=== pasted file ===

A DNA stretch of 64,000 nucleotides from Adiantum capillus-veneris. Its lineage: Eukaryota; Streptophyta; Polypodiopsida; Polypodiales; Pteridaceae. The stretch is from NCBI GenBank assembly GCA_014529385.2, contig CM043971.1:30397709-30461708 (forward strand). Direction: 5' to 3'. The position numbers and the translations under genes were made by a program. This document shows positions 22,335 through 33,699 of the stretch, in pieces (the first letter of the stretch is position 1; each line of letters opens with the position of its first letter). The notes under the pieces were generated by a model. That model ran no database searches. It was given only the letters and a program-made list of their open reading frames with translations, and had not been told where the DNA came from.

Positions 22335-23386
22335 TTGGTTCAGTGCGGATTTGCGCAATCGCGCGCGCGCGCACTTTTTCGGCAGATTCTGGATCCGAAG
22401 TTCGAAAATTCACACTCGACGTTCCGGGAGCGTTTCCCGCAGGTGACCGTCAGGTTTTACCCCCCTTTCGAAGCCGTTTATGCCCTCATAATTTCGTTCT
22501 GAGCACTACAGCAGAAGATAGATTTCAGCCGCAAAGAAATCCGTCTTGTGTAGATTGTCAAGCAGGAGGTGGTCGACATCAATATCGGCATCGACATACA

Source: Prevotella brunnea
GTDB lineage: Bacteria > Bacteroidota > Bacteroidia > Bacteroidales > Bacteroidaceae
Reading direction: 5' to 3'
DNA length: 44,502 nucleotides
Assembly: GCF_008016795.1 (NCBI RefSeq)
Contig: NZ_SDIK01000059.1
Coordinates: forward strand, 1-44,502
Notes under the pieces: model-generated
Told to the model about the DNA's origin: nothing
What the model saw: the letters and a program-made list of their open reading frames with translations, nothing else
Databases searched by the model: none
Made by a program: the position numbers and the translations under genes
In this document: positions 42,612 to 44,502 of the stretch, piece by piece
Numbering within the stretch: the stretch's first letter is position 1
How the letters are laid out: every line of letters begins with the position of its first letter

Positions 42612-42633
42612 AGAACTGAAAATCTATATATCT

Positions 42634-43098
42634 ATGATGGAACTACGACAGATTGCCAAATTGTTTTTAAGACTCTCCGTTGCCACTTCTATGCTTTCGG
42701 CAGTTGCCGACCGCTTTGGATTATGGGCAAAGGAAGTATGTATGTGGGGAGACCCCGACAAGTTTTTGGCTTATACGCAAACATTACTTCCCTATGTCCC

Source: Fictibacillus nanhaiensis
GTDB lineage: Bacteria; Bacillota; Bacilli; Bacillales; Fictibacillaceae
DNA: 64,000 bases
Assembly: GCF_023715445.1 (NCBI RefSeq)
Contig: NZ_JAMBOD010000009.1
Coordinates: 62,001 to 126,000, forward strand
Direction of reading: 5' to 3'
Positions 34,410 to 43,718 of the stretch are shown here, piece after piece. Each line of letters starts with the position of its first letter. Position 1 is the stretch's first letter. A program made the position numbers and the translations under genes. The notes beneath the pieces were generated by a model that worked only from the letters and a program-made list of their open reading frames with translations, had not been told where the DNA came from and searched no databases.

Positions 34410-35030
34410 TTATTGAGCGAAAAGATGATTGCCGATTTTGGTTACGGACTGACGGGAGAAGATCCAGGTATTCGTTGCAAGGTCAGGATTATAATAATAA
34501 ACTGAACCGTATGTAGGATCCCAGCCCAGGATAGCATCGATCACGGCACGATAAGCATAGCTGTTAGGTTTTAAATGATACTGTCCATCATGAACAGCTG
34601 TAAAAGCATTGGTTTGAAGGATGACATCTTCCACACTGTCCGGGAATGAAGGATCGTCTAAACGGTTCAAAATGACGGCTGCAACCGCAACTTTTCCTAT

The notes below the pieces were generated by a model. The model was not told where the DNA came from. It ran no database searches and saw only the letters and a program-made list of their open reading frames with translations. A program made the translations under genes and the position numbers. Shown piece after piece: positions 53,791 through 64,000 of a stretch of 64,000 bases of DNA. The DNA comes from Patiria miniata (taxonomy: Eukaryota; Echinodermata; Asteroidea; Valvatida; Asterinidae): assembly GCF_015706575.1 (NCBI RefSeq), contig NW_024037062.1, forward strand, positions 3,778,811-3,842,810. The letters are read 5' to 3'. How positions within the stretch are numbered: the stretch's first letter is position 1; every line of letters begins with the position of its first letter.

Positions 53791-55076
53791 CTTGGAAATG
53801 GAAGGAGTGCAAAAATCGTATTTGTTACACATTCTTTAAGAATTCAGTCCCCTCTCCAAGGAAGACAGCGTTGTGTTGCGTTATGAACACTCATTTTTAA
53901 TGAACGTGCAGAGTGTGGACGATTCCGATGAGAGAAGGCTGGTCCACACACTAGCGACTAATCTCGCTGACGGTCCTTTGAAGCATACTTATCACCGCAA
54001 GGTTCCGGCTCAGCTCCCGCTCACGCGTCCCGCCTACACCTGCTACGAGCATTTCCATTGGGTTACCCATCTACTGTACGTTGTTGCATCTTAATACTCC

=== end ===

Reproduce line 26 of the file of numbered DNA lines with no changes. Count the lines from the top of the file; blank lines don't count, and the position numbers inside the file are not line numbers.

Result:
Source: Fictibacillus nanhaiensis